Dr. Carol Anderson is Professor of African American Studies at Emory University and has been recognized as one of the foremost figures in the field of History, Diplomatic Affairs, and Civil Rights. Dr. Anderson is the author of several books, including Eyes off the Prize: The United Nations and the African American Struggle for Human Rights, 1944-1955 (Cambridge University Press) which was awarded both the Gustavus Myers and Myrna Bernath Book Awards. Her book, Bourgeois Radicals: The NAACP and the Struggle for Colonial Liberation, 1941-1960 was published by Cambridge in 2014. Her critically acclaimed work titled White Rage: The Unspoken Truth of Our Racial Divide was published by Bloomsbury Publishing earlier this year and it has captured national attention and has been on the New York Times Bestseller list for numerous weeks. For her efforts, Politico has recognized Dr. Anderson as one of the fifty “thinkers, doers, and visionaries transforming American politics in 2016.” Dr. Anderson’s research has also garnered substantial fellowships from the American Council of Learned Societies, the Ford Foundation, the National Humanities Center, Harvard University, and the Gilder Lehrman Institute of American History. Not only that, she has held leadership positions at Amnesty International, USA, the American Civil Liberties Union, and the U.S. State Department’s Historical Advisory Committee.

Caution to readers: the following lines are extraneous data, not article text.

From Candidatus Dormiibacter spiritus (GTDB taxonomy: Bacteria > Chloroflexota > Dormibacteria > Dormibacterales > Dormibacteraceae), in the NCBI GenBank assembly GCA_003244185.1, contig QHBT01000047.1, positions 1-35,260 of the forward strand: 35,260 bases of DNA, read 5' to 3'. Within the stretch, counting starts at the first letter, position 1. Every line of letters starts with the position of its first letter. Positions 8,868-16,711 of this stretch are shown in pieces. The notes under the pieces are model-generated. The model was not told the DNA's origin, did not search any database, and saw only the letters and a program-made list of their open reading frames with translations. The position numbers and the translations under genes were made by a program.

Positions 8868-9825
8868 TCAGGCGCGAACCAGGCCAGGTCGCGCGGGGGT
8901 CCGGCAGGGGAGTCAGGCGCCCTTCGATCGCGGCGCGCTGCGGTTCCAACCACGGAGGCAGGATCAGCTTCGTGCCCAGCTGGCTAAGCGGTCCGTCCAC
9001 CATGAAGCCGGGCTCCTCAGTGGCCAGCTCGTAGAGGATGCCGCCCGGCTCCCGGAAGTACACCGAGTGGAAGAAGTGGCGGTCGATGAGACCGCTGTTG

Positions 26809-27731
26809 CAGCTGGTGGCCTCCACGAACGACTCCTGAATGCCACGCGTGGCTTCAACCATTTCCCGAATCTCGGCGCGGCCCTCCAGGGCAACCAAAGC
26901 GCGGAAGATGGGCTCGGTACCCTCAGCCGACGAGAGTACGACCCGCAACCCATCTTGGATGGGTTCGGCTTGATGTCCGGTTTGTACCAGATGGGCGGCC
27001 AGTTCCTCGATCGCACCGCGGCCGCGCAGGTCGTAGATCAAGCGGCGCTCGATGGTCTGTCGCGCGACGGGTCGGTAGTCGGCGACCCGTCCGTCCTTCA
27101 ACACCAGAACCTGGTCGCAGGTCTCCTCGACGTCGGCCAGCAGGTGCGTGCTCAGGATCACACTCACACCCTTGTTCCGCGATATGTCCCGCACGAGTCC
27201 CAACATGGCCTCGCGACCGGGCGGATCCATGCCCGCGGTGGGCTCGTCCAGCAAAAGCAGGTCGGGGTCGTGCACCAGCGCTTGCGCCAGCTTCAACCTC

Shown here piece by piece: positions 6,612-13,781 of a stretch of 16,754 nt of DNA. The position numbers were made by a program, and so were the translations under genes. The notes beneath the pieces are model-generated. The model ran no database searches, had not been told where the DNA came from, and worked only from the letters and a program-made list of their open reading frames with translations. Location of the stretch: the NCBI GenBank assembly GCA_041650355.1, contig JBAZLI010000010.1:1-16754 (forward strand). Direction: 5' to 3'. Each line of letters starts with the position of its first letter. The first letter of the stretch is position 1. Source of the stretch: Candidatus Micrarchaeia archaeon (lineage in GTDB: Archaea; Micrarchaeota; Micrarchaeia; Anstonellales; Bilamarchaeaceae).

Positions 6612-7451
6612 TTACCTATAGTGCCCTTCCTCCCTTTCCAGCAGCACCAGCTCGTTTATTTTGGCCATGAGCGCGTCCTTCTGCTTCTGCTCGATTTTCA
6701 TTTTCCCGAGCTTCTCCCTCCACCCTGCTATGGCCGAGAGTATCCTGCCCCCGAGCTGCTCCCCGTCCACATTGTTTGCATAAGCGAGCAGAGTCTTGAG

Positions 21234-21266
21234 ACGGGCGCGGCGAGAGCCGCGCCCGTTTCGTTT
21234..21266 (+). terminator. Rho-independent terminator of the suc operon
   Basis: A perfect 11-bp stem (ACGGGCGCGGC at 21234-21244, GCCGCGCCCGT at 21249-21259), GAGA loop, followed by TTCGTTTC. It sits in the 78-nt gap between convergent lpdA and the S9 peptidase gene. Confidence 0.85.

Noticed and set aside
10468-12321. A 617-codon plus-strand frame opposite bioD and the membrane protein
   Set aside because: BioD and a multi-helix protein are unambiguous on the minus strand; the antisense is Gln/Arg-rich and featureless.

31st Annual Black History Month Kick-off Brunch
Freeman A. Hrabowski
President of University of Maryland, Baltimore
January 30, 2016
11am - 1pm
Student Union Sub-Ballroom: A, B, C
For ticket information, contact Crystal Davis at firstname.lastname@example.org.
Individual tickets are available for $40 each at http://www.unmtickets.com or the UNM Bookstore.
Freeman A. Hrabowski, III, has served as President of UMBC (The University of Maryland, Baltimore County) since 1992. His research and publications focus on science and math education, with special emphasis on minority participation and performance. He chaired the National Academies’ committee that produced the recent report, Expanding Underrepresented Minority Participation: America’s Science and Technology Talent at the Crossroads. He also was recently named by President Obama to chair the newly created President’s Advisory Commission on Educational Excellence for African Americans. Hrabowski’s new book, Holding Fast to Dreams: Empowering Youth from the Civil Rights Crusade to STEM Achievement, out in May 2015, is about his experiences with the civil rights movement and how they led him to develop programs promoting educational success in science and technology for African Americans and others.